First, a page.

The Third Day: Jude Law, Naomie Harris explore strange but familiar terrain in HBO’s psychological horror series
The Third Day had its world premiere at Toronto International Film Festival (TIFF 2020).
This article contains no spoilers whatsoever.
To make it to the credits of a horror movie, the people in it must strictly observe a few obvious commandments. Don't look in the basement, don't split up, don't hold seances (even over Zoom calls), etc. In the HBO miniseries The Third Day, Sam (Jude Law) starts off by flouting a big one: Don't go wandering through the woods (Commandment 5). He does, and chances upon a young girl, Epona (Jessie Ross), intent on hanging herself. He rescues her in the nick of time and offers to drive her home, despite her grievance: "They will kill me."
Home happens to be on a secluded island called Osea, which is connected to the British mainland by a causeway. It is the only way in or out, and only accessible for a short period of time every day when the tide recedes. Once they reach Osea, it's red flags galore. There is no cell phone reception (Commandment 12: Don’t opt for a cell phone carrier with network coverage issues). Sam admits to a "never-been here-but-looks-familiar" sensation almost instantly.
Similarly, as a viewer, we're affected by a nagging sensation of this being another folk horror facsimile. The islanders react in contrasting manners to his arrival: the local pub owner Mr. Martin (Paddy Considine) seems suspiciously friendly and offers him a room to stay, while his wife Mrs. Martin (Emily Watson) is more hostile and insists he leave right away. One of the other townsfolk even brings out a shotgun, but the Martins convince Sam he's really a good guy. Before he can break free of the island's mysterious allure, it's high-tide. Deciding to stay overnight, he meets Jess (Katherine Waterston), an American woman researching into the island's history and traditions, and both of them join the rest of the islanders in an ayahuasca-and-alcohol-driven bacchanal.
It’s clear Sam hasn't watched The Wicker Man or Apostle. Once we realise the islanders believe in an archaic form of Christianity, our paranoia barometer beeps continuously to the point of crashing. It feels like the islanders are all in on some collective conspiracy, like Sam is being accepted into their close-knit community to later become the subject of some Burning Man ritual. So, some of the revelations shouldn't come as a surprise, but simply confirm our hunches.
The HBO-Sky co-production comes from the minds of Felix Barrett and Dennis Kelly (Utopia), who have decided on an unusual structure for the series. Their story will unfold in three parts: Summer, three chapters which focus on Sam's (mis)adventures in Osea; Winter, three chapters which begin with Helen (Naomie Harris) and her two daughters visiting the same island; and Autumn, a 12-hour live theatrical special that will air between them, and follow half a day in the life of the islanders in one continuous take. That's mighty ambitious, and it will be interesting to see how they pull it off.
So, in Episode 4, the audience surrogate shifts from Law's Sam to Harris's Helen. We jump forward to Winter, where Helen arrives on Osea with her daughters Ellie (Nico Parker) and Talulah (Charlotte Gairdner-Mihell), eager to celebrate Ellie's 14th birthday amidst the archaeological wonders of this little island. Like Sam, Helen too ignores all the red flags. Even when they are refused accommodation, find strange vaginal imagery graffitied on the walls, come across a vacant house with odd surgical equipment, and hear screams of a young woman in a deserted construction project. Like Sam, Helen and her girls too stay overnight.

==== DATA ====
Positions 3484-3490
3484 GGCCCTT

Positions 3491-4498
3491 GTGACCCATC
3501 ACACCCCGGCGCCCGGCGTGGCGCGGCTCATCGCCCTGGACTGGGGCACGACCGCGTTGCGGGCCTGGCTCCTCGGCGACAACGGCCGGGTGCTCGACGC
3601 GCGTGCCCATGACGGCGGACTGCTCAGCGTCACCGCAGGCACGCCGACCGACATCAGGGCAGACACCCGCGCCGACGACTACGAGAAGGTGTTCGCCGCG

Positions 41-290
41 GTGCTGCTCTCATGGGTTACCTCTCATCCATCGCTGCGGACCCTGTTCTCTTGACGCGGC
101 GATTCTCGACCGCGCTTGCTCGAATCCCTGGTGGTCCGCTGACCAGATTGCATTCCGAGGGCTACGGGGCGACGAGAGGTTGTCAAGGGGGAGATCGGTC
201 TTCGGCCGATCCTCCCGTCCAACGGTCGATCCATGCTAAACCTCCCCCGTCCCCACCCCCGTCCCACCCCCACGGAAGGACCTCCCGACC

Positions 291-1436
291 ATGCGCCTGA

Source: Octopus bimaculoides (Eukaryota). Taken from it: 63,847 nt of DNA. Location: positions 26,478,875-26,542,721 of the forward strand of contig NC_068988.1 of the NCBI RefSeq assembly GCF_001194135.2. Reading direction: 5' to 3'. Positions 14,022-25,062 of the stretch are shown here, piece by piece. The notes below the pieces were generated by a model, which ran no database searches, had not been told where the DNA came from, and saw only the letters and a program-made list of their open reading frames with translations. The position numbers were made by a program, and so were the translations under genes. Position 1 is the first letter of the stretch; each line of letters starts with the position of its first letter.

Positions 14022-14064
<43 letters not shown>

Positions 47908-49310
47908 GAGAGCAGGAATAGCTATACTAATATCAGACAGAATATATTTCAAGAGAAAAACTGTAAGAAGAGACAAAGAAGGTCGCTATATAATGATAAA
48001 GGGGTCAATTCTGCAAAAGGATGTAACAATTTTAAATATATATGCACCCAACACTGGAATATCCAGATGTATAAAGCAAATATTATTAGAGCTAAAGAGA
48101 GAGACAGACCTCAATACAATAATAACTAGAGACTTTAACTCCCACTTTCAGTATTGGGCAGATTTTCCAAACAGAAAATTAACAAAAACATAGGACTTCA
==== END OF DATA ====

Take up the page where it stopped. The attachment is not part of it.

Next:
Stranded on the island, it doesn't take long for Sam and Helen to realise these islanders are hiding something. Yet, they are strangely attracted to this sense of mystery. From the first moment, it becomes clear grief over some personal tragedy — a possible deceased child — is slowly eating Sam alive. We seem him put on his earphones, Florence + The Machine's "Dog Days Are Over" kicks in, he lays down a child's T-shirt in a creek and watches it float away like it were a ritual. He is also distressed over a burglary of some £40,000 from his office. Helen too seems to be searching for answers only the island and its inhabitants are privy to. They're both trying to come to terms with some resurfaced demons from their past.
In Sam's story, the nature of reality, and thus the narrative itself, becomes a mystery. Part of its appeal lies in trying to figure out the truth by poking holes in this established reality, and Law holds us precariously on this razor’s edge. In Helen's, the story seems more straightforward: of a mother trying to protect her daughters in this hostile environment. Harris is simply riveting in a performance of great emotional authenticity.
The heart of The Third Day's horror lies in the way it foregrounds its atmosphere, which is practically a character in itself. The show uses the sprawling woods, the isolated island and the mist covering them to create an ominously intoxicating one. These act as parallels to the geography of Sam's own troubled mind. The green of the forest has the opposite effect: it doesn't convey a feeling of serenity, but something sinister hidden in its saturation. The music frays our nerves and doubles up as warnings too. The show layers on the details of its world with low and high voltage creepiness, keeping things ambiguous enough to hold the viewer's attention throughout its six-episode run. Though it feels like a puzzle you have solved before, it's hard not to get drawn in, at least in hope Sam, Helen and her two daughters make it to the credits.
The Third Day begins streaming on Disney+ Hotstar from 14 September.
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